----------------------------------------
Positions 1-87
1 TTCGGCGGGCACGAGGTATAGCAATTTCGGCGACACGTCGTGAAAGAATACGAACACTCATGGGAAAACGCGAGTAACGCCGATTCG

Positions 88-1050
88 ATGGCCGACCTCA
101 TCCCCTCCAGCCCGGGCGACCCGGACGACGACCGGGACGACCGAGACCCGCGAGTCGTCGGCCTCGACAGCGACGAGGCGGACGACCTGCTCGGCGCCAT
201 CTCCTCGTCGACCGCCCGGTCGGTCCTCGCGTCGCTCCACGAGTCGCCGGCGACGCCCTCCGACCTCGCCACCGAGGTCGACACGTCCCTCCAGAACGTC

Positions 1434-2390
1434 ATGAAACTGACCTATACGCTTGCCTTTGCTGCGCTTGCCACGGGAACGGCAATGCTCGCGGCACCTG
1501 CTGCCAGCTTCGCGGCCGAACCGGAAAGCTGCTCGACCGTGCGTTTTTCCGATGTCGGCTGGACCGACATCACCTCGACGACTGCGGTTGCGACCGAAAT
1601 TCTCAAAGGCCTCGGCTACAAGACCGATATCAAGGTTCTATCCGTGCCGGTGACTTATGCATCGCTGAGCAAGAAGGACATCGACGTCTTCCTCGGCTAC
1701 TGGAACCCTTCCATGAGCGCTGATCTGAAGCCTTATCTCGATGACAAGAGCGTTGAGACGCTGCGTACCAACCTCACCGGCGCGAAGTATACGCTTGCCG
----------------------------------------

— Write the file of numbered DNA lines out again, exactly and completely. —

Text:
Positions 1-87
1 TTCGGCGGGCACGAGGTATAGCAATTTCGGCGACACGTCGTGAAAGAATACGAACACTCATGGGAAAACGCGAGTAACGCCGATTCG

Positions 88-1050
88 ATGGCCGACCTCA
101 TCCCCTCCAGCCCGGGCGACCCGGACGACGACCGGGACGACCGAGACCCGCGAGTCGTCGGCCTCGACAGCGACGAGGCGGACGACCTGCTCGGCGCCAT
201 CTCCTCGTCGACCGCCCGGTCGGTCCTCGCGTCGCTCCACGAGTCGCCGGCGACGCCCTCCGACCTCGCCACCGAGGTCGACACGTCCCTCCAGAACGTC

Positions 1434-2390
1434 ATGAAACTGACCTATACGCTTGCCTTTGCTGCGCTTGCCACGGGAACGGCAATGCTCGCGGCACCTG
1501 CTGCCAGCTTCGCGGCCGAACCGGAAAGCTGCTCGACCGTGCGTTTTTCCGATGTCGGCTGGACCGACATCACCTCGACGACTGCGGTTGCGACCGAAAT
1601 TCTCAAAGGCCTCGGCTACAAGACCGATATCAAGGTTCTATCCGTGCCGGTGACTTATGCATCGCTGAGCAAGAAGGACATCGACGTCTTCCTCGGCTAC
1701 TGGAACCCTTCCATGAGCGCTGATCTGAAGCCTTATCTCGATGACAAGAGCGTTGAGACGCTGCGTACCAACCTCACCGGCGCGAAGTATACGCTTGCCG